Vitamin D is best known for keeping bones strong and healthy. It helps the body absorb calcium, which helps prevents rickets in children and osteoporosis in adults. Muscles need vitamin D to move, and the immune system needs the nutrient to fight off bacteria and viruses.
Research suggests vitamin D may also help prevent certain types of cancer, diabetes, heart disease and multiple sclerosis. In addition to weak bones, pain and fatigue, a study found those with a vitamin D deficiency were more likely to develop Alzheimer’s or another form of dementia.
Nicknamed the “sunshine nutrient,” vitamin D is produced in our bodies when skin is exposed to sunlight. According to the National Institute of Health, 10-15 minutes of sunshine three times a week on your face, arms, back or legs (without sunscreen) should be adequate. However, certain populations are at higher risk for a vitamin D deficiency.
- Older adults. As people age the skin’s ability to produce vitamin D decreases.
- People with dark skin. Darker skin absorbs less sunlight than lighter skin.
- People in the northern part of the U.S. The farther one is from the equator, the less direct sunlight they receive, especially in the winter.
- People who spend a lot of time indoors during the day. Whether someone is homebound, stuck in the office or works nights, people who are rarely outside tend not to get enough vitamin D from sunlight. It’s important to note, sunlight coming through a window doesn’t produce vitamin D.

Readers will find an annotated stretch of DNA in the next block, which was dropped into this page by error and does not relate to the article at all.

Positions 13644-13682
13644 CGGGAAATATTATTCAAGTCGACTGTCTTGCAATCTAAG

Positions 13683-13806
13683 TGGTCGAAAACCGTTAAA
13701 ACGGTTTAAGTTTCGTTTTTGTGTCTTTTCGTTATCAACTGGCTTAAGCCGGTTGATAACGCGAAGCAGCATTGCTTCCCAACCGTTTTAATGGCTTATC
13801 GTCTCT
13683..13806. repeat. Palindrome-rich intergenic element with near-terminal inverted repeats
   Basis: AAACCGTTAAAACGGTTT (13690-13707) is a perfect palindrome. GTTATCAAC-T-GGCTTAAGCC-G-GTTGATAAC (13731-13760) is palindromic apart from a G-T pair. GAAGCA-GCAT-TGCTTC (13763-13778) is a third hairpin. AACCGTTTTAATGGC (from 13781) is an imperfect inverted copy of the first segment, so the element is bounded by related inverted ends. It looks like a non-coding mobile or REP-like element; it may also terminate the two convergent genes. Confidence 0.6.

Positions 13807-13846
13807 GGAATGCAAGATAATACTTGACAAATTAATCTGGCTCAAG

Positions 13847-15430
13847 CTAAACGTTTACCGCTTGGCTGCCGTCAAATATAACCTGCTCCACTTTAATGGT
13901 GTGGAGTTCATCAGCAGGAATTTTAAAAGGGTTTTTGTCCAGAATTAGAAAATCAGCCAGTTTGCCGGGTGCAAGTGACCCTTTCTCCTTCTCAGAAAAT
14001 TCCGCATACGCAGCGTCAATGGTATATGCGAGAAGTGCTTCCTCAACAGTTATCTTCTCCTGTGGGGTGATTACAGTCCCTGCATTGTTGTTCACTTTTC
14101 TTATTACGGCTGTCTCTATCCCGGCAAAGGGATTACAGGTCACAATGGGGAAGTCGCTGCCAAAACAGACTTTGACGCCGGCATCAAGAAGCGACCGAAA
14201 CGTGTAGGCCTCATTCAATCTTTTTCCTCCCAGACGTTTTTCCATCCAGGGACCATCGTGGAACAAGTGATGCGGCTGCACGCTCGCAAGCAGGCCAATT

- People who are overweight. It’s believed fat holds onto the vitamin D and hinders its release into the blood stream.
Additionally, certain medications and health conditions can decrease a person’s vitamin D levels.
Very few foods naturally contain vitamin D. Fatty fish such as salmon, tuna and mackerel are some of the best sources of vitamin D. Eggs, beef liver, mushrooms and cheese have small amounts of the nutrient. Most vitamin D in America is in fortified foods such as milk, yogurt, cereal and orange juice.
However, experts say it’s hard to get enough vitamin D from foods alone. Special vitamin D lamps and supplements are available, but seek medical guidance first. Your physician can perform a simple blood test to see if your vitamin D levels are low and if supplements or light therapy is necessary.
Remember, the best source of vitamin D is sunshine. So make an effort to get outside to help prevent a “d-ficiency.”
Editor’s Note: This article was originally published Jan. 28, 2016. It has been revamped and updated for accuracy and comprehensiveness.